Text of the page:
* Extra-virgin olive oil
* 8 chicken thighs
* Kosher salt
* 1/2 pound pancetta, cut into 1/2-inch dice
* 2 large onions, julienned
* Pinch crushed red pepper flakes
* 4 cloves garlic, smashed
* 2 pounds assorted mushrooms, such as shiitake, oyster or cremini, cleaned and sliced
* 2 cups dry white wine
* 4 to 6 cups chicken stock
* 1 bundle thyme
* 4 bay leaves
* 1/2 cup whole blanched almonds, toasted
* Sauteed Haricots Verts, recipe follows
* Chopped chives, for garnish
Coat a large, wide, deep pan with olive oil and bring to a high heat. Pat the chicken skin dry with paper towels and season generously with salt. Add chicken skin side down to the pan. You should hear a big sizzle as the thighs hit the pan. Do not try to move the chicken, the skin will stick itself to the bottom of the pan and will unstick itself when it is ready. If the pan is smoking excessively turn the burner down and continue to cook. When the skin is brown and crispy, turn the chicken over and brown it on the other side. Remove the chicken from the pan and reserve.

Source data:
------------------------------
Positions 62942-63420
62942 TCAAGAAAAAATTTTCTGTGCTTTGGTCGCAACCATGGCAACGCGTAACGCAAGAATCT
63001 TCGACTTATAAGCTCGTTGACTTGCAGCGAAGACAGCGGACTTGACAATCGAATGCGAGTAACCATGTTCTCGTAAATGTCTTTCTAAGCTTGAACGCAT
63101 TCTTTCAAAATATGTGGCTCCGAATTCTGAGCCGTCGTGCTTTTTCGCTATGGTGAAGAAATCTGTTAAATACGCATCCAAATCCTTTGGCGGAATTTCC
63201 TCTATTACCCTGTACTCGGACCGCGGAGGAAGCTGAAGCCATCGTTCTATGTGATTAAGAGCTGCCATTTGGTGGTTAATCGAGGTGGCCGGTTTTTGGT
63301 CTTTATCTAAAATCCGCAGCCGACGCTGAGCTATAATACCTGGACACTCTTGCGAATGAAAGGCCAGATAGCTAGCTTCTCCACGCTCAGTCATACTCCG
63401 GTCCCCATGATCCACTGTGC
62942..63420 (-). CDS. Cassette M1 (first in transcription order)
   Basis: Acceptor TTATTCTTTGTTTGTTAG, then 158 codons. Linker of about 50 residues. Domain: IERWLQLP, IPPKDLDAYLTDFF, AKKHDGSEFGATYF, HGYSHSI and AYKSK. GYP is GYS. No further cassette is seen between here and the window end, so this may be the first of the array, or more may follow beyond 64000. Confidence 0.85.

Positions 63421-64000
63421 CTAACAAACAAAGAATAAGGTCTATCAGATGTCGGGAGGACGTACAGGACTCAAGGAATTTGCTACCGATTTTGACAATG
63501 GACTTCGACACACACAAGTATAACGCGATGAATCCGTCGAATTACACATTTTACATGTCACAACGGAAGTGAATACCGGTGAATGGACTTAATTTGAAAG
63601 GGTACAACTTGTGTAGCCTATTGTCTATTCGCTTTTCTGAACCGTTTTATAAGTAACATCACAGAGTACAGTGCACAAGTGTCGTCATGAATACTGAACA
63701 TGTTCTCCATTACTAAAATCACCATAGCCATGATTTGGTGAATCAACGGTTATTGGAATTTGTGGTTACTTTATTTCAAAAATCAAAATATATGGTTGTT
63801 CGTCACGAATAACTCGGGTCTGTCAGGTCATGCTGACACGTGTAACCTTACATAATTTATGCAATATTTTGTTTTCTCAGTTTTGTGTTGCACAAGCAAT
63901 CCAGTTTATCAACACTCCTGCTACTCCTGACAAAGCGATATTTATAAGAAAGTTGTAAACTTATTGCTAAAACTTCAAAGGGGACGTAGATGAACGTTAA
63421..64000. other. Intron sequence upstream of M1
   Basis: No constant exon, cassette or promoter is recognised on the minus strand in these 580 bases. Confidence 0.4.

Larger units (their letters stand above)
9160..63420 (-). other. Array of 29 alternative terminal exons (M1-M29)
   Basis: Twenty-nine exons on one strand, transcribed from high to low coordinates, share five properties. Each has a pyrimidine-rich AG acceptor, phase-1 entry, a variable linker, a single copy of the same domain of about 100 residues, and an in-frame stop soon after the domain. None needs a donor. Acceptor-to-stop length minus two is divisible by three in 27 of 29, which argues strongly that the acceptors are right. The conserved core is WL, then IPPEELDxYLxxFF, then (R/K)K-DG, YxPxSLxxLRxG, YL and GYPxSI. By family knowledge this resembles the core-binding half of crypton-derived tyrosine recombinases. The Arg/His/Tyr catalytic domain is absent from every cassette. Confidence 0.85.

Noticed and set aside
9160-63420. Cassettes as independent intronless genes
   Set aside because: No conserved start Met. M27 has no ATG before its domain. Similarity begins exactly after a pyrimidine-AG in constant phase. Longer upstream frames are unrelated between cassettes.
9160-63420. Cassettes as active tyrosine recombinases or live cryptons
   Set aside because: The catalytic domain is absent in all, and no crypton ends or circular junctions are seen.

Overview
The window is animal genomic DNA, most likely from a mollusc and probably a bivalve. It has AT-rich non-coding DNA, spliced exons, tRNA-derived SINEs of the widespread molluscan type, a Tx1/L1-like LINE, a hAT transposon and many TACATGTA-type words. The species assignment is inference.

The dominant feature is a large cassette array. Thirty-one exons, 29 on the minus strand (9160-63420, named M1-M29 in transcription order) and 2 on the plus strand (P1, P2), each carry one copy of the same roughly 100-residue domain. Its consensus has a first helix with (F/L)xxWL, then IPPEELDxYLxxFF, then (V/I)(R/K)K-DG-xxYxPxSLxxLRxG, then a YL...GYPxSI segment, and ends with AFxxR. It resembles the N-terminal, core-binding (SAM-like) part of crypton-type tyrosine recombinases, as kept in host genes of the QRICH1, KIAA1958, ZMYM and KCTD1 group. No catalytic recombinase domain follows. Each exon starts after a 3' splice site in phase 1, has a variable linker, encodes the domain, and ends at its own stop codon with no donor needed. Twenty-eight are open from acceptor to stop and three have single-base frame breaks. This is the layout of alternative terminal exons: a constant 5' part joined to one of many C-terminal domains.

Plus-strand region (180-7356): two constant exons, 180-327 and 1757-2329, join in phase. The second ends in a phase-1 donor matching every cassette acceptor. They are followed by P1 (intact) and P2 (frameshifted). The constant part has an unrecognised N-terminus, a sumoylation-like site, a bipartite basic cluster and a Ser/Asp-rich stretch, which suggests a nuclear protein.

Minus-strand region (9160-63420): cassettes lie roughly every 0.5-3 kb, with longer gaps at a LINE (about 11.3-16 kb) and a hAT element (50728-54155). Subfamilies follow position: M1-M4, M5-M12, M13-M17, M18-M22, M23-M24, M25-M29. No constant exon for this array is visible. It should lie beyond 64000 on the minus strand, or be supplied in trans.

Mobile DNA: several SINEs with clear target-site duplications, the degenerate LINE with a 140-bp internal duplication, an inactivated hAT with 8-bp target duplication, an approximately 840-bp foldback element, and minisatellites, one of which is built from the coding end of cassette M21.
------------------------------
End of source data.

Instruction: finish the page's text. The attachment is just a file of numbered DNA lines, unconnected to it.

Lower the heat if you have not already done so and ditch most of the excess fat. Add the pancetta and brown. When the pancetta has started to get brown and crispy add the onions. Season with salt and crushed red pepper and sweat over medium heat for 7 to 8 minutes. Add the garlic and cook for another 1 to 2 minutes. Add the mushrooms, season with salt and saute for 3 to 4 minutes or until they release their juices. Add the wine and reduce by half. Return the chicken to the pan. Add chicken stock to almost cover the chicken. Add the thyme and bay leaves. Bring to a boil and reduce to a simmer. Simmer the chicken for 30 to 35 minutes. Add more chicken stock, if needed.